Fish lesions spark concern in central Florida Organism suspected of causing sickness among five species

March 20, 1998|By Heather Dewar | Heather Dewar,SUN STAFF

STUART, Fla. -- The trouble started one sunny March morning at Wade Aycock's dock. Bending over the mirror-bright waters of the still, slender creek behind his house, Aycock looked down at a school of silver mullet and was horror-struck by what he saw:

"Thousands and thousands of fish, all with lesions on them. Deep wounds at the top of the head, above the tail, in the middle of the back -- sometimes clear through to the spinal column. I stood there and watched them die.

"I knew something was bad wrong," said Aycock in the slow-moving accent of his native Virginia Tidewater. "I had to let somebody know about this."

Now everyone in this tourist town knows what the retired funeral director reported March 3: There's a toxic microorganism in local waters, and it's suspected of harming the fish along with the community's way of life.

Fishermen have caught hundreds of fish with gaping wounds -- bait fish at first, then popular varieties of sport fish and dinner-table species, some with their bodies so eaten away that the flesh falls apart at a touch.

In a chain of events sickeningly familiar to Chesapeake Bay-area dwellers, the state has started a hot line and plastered bait shops with "wanted" posters seeking samples of sick fish. Scientists have found a close kin to Pfiesteria piscicida in the St. Lucie River.

And though there's no evidence that whatever is killing the fish can harm people, residents say they're afraid to fish off their bridges, afraid to swim off their docks, afraid to eat the fish filets stacked in their freezers.

Residents angered

Local folks are pointing fingers: at cryptoperidiniopsis, the newly named toxic cell; at the polluted floodwaters flowing into the St. Lucie River at the rate of 5 billion gallons a day; and at state and federal officials who are blamed for letting things come to such a pass.

"We demand an honest explanation in plain language," reads a widely circulated petition drafted by Henry Caimotto, owner of the Snook Nook tackle shop in nearby Jensen Beach. "Platitudes, generalities and tap dancing are not acceptable."

Scientists for the Florida Department of Environmental Protection say it will be weeks before they know why fish are dying in the St. Lucie and the adjacent Indian River Lagoon.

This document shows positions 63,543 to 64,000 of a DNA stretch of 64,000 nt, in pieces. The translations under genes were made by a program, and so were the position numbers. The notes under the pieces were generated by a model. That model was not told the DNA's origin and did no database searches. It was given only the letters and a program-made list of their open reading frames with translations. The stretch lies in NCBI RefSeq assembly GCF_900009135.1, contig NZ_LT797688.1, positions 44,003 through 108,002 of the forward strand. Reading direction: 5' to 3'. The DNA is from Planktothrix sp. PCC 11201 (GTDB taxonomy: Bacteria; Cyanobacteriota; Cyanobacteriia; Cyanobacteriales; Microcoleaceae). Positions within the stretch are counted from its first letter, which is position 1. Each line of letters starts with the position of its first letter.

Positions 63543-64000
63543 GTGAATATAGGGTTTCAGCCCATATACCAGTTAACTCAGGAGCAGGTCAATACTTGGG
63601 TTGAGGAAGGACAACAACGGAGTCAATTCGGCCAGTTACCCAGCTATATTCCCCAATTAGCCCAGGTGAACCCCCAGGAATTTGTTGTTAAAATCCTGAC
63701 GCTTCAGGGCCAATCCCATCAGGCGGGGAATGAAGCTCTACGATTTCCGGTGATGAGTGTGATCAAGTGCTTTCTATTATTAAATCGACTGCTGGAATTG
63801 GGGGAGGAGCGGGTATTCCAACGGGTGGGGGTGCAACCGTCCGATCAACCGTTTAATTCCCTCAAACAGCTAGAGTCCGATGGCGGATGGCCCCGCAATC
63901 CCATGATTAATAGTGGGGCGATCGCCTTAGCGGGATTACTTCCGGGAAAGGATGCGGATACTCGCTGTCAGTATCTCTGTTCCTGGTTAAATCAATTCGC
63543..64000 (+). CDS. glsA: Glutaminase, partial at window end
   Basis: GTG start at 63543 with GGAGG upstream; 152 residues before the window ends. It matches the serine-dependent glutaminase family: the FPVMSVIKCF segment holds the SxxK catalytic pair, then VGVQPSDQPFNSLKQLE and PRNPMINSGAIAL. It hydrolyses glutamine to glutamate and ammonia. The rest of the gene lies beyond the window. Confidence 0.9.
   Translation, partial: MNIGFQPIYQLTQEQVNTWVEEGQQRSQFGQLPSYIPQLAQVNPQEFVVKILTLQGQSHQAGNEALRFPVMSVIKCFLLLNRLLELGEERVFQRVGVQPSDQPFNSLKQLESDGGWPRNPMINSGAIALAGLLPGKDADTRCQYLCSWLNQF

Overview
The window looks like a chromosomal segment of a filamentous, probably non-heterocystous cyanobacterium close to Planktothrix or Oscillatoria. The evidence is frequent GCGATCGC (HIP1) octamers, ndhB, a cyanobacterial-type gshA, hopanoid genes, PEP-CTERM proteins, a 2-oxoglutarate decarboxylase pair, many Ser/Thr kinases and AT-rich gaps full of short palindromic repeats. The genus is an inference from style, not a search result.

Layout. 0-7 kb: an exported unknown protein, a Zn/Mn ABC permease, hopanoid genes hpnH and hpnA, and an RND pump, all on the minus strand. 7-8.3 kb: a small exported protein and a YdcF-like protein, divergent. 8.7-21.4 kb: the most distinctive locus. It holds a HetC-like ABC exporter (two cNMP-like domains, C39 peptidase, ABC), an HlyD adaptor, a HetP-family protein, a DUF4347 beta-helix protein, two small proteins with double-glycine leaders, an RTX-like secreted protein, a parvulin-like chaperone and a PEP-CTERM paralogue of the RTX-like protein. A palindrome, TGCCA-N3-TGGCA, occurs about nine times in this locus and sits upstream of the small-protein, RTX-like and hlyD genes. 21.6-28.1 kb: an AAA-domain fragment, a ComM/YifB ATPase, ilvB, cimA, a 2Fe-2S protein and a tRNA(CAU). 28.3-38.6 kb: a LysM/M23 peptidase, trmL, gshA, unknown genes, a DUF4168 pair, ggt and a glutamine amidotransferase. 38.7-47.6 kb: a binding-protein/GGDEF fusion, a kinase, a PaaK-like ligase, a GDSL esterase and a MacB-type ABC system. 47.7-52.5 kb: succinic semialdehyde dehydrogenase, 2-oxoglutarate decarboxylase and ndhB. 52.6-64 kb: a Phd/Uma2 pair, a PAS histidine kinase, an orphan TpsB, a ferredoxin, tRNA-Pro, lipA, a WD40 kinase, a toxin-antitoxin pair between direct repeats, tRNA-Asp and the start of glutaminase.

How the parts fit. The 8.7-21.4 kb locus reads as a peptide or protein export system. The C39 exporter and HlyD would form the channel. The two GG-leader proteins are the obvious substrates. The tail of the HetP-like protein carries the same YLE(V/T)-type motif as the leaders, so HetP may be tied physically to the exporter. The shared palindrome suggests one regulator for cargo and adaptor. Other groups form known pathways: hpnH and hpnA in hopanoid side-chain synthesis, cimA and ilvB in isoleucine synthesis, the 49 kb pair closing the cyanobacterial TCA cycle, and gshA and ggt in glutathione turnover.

"It's a big mystery," said biologist Paul Forstchen, a DEP fish kill investigator who calls this case the worst he's ever seen. "It's going to be a long, exhaustive search for an answer."

Pfiesteria parallels

Researchers are finding strong parallels to the toxic Pfiesteria attacks that have troubled Maryland's Lower Eastern Shore since at least 1996 -- and to other harmful algae blooms that appear in waters worldwide about twice as often as they did 20 years ago.

In central Florida, people say the sick fish are only the latest symptom of an estuary that has suffered decades of environmental insults.

"Nothing gets done about things like this until it's too late," said Gilbert Haversperger, a Snook Nook employee. "And then everybody says, 'Gee, what a shame.' "

A massive flood control project, built by the U.S. Army Corps of Engineers in the 1950s and 1960s, has drastically altered natural water flows in the brackish St. Lucie and its neighboring arm of the sea, the Indian River Lagoon.

Pollution may be a factor

A series of canals now drains a 700-square-mile swath of farmland and subdivisions into the seven-mile river. When heavy rains fall, the river becomes a relief valve for chronically polluted Lake Okeechobee. Runoff flows into the lake and then into the river from the middle one-third of Florida, with its cities, citrus groves, sugar cane fields and cattle ranches.

This winter, record-setting rains have filled the lake past flood stage. Cracks have appeared in its dike. Fearing a flood, state and federal water managers opened canal locks in January, pouring so much water into the St. Lucie that a plume of opaque brown water flows miles out to sea.

Soon lesion-covered mullet began showing up in the estuary's mangrove-lined creeks. Like the menhaden that succumbed to Pfiesteria in Maryland, mullet are algae eaters. Swimming in large schools, they seek calm waters where the one-celled plants are abundant.

Eventually, fishermen found lesions on the fish that eat the mullet: sheepshead, jack crevalle and snook, all anglers' favorites; and pompano, a saltwater species prized for its rich, sweet taste.

Two water samples from the St. Lucie contained cryptoperidiniopsis (krip-to-PEAR-a-din-ee-OP-sis). The tiny dinoflagellate is so similar to Pfiesteria that only a painstaking examination under an electron microscope can distinguish the two, said Karen Steidinger of the Florida Department of Environmental Protection.

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